There can be no doubt that this is the picture you're critiquing. After all, it clearly illustrates someone using the contrast slider in Photoshop, and our conversation directly references that slider in multiple places.

Please, could you point towards the cars and street lights present in the picture you're currently critiquing? Personally, I can't see any, and I have a sneaking suspicion that neither can you. It seems likely to me that your claims are just a cheap attempt at distraction.

You said I was saying you could see cars on the Sun in this post which referenced my post which included the actual picture I was talking about.  Cars on the street, not the Sun.

To make sure there are no understandings, the post quoted below is what you replied to, and you can clearly see the picture I included that has cars and streetlights. I did the same with the full image in this post earlier in the discussion, so I thought it was clear what picture I was talking about.

There are several images being discussed in this thread, which is why I included the one I was critiquing, to try and avoid any confusion. If I got confused over which one you were referring to at some point, then that is my mistake.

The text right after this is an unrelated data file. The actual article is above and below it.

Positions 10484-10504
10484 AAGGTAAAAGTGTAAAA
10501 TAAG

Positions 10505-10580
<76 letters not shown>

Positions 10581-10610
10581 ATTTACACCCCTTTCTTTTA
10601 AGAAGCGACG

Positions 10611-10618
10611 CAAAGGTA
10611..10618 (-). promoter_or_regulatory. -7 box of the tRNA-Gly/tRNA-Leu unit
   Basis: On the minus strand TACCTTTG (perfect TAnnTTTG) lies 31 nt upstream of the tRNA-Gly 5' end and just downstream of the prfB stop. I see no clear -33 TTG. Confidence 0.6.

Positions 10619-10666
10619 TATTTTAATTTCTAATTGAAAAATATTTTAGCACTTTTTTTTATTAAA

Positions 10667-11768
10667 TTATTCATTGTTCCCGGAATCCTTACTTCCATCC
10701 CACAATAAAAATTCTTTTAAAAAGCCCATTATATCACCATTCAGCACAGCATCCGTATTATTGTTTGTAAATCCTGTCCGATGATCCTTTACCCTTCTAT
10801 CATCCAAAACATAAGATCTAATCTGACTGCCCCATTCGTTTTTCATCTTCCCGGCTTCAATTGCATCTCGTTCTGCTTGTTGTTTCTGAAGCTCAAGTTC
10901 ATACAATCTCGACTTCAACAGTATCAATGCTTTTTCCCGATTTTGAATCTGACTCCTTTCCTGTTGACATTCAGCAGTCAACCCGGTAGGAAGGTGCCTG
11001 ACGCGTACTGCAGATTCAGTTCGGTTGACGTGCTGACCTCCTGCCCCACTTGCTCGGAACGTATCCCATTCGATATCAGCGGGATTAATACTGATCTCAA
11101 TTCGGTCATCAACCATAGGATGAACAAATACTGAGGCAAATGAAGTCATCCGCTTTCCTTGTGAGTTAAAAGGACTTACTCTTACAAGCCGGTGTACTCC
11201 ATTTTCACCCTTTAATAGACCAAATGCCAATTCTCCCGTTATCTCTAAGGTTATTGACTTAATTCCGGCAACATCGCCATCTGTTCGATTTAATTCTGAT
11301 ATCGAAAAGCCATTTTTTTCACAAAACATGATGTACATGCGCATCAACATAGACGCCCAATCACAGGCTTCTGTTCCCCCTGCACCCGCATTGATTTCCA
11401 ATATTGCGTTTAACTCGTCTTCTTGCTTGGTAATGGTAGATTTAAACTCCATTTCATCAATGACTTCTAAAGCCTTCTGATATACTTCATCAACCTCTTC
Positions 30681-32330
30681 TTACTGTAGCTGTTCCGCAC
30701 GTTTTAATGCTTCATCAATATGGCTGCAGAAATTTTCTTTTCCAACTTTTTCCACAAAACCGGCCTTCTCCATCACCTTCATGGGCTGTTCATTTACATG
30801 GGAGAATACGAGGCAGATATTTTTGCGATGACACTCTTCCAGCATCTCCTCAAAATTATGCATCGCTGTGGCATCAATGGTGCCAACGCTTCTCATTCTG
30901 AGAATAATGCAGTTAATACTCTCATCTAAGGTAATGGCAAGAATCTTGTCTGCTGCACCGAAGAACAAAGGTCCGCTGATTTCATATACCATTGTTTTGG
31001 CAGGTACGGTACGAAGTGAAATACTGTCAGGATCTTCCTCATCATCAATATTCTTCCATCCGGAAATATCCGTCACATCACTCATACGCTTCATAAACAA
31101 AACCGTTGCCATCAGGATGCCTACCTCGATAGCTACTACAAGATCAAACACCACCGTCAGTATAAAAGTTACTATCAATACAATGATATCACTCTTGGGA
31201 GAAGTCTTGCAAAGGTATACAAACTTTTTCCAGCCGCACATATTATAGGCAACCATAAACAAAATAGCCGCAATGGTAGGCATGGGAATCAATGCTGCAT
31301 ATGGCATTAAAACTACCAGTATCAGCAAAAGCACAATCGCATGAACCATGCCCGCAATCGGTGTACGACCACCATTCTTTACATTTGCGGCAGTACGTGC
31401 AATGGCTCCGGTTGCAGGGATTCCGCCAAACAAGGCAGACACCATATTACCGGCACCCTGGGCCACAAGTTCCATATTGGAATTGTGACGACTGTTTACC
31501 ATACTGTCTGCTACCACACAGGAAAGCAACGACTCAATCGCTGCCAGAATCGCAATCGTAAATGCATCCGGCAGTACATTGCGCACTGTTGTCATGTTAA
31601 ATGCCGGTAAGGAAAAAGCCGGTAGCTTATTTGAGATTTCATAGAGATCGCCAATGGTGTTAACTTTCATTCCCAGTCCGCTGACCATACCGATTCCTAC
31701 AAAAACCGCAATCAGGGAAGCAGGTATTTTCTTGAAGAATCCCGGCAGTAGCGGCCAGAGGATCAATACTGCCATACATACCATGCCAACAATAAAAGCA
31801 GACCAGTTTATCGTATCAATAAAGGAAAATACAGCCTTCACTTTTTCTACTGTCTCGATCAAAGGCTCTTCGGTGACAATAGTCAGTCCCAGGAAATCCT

a whiteout means the cameras sensor maxed out and there simply is no data to recover.
The image Tom presented clearly doesn't exhibit whiteout throughout.

I never said it did.  The car headlights and the streetlights are whited out as can easily be seen, those parts of the image are overexposed, just as I stated.

Which is the point, you can't measure overexposed lights and assume that's how big the actual lights are.  His photos are not showing lights that don't obey the laws of perspective, they simply have overexposed light sources in them.



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Offline Pete Svarrior

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Re: Round Earthers and eclipses
« Reply #55 on: October 10, 2020, 09:18:36 PM »
You said I was saying you could see cars on the Sun in this post
I didn't. I very specifically addressed only one of your posts. You were dishonest in trying to shift the goalposts, and apparently you chose to ignore my attempts at pointing out just how far off-base you were. It's not that I'm surprised, but I have to enforce some standards here. Don't try that again. Trolling this obvious will not be allowed here.
« Last Edit: October 10, 2020, 09:23:31 PM by Pete Svarrior »
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Offline Tumeni

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Re: Round Earthers and eclipses
« Reply #56 on: October 10, 2020, 10:07:58 PM »
The image Tom presented clearly doesn't exhibit whiteout throughout.